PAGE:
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Conversions Between Strings and Other Types

You can convert a numeric, Boolean, or date/time value to a String. You can also convert in the reverse direction — from a string value to numeric, Boolean, or Date — provided the contents of the string can be interpreted as a valid value of the destination data type. If they cannot, a run-time error occurs.

The conversions for all these assignments, in either direction, are narrowing conversions. You should use the type conversion keywords (CStr, CShort, CInt, CLng, CDec, CSng, CDbl, CBool, CDate, and CType). The Format and Val functions give you additional control over conversions between strings and numbers.

Conversion of Numbers to Strings

You can use the Format function to convert a number to a formatted string, which can include not only the appropriate digits but also formatting symbols such as a currency sign (such as $), thousands separators or digit grouping symbols (such as ,), and a decimal separator (such as .). Format automatically uses the appropriate symbols according to the Regional Options settings specified in the Windows Control Panel.

Note that the concatenation (&) operator can convert a number to a string implicitly, as shown in the following example:

Str = "The total count is " & Count    ' Count is converted to String.

Conversion of Strings to Numbers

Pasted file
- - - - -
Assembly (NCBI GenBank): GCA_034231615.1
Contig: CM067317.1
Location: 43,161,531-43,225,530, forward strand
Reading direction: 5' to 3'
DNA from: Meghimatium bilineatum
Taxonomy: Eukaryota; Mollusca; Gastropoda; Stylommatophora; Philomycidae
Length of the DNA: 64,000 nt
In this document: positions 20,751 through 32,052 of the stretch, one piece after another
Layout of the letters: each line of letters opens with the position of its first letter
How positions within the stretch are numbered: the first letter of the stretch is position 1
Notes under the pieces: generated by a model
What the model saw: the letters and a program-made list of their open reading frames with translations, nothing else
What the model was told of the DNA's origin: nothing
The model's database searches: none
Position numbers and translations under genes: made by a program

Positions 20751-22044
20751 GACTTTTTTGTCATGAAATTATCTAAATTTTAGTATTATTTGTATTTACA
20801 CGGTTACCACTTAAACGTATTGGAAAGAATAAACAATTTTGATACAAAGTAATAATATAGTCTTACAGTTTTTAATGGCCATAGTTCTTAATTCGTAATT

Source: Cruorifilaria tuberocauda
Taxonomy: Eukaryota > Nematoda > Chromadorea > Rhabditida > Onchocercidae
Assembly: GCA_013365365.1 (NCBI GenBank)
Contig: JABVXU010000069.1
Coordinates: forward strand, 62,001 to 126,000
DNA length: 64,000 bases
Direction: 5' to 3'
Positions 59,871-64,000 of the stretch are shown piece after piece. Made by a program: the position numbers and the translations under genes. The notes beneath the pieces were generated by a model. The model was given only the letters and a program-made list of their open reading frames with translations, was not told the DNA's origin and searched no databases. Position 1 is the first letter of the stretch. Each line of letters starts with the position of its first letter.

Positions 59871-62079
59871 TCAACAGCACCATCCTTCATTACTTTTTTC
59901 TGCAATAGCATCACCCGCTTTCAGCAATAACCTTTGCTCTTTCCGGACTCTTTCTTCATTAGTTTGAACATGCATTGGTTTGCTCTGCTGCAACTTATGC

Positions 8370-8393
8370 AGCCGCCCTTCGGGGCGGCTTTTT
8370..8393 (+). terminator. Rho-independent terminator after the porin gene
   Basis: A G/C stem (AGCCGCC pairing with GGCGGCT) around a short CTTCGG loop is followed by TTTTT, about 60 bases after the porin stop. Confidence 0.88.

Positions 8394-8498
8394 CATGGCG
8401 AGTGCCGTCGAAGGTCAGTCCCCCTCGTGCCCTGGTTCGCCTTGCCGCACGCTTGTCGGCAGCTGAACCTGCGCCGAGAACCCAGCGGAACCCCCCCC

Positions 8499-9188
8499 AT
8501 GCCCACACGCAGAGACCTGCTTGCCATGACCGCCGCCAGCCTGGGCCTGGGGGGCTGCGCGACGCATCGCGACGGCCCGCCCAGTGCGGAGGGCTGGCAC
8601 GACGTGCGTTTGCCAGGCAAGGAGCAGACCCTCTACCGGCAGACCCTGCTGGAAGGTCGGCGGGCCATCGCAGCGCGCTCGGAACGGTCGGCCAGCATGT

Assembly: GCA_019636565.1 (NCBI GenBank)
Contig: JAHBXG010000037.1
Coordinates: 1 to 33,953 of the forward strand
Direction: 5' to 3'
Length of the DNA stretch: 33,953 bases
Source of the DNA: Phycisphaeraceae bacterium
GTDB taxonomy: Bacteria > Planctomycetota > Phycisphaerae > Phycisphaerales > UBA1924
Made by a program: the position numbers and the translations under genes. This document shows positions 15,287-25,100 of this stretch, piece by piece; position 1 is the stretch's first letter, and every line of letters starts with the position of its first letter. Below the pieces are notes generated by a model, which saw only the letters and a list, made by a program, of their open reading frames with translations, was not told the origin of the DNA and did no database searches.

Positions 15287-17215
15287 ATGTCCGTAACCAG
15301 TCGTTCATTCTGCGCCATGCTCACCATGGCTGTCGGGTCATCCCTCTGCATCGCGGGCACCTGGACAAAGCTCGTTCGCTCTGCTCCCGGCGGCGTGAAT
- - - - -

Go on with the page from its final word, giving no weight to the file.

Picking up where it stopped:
You can use the Val function to explicitly convert the digits in a string to a number. Val reads the string until it encounters a character other than a digit, space, tab, line feed, or period. The sequences "&O" and "&H" alter the base of the number system and terminate the scanning. Until it stops reading, Val converts all appropriate characters to a numeric value. For example, the following statement returns the value 141.8:

Val(" 14 1.8 miles")

When Visual Basic converts a string to a numeric value, it uses the Regional Options settings specified in the Windows Control Panel to interpret the thousands separator, decimal separator, and currency symbol. This means that a conversion might succeed under one setting but not another. For example, "$14.20" is acceptable in the English (United States) locale but not in any French locale.

See Also

Widening and Narrowing Conversions | Implicit and Explicit Conversions | Value Changes During Conversions

Typeless Programming

Data Type Summary | Type Conversion Functions | Format Function | Val Function | Introduction to International Applications in Visual Basic and Visual C#

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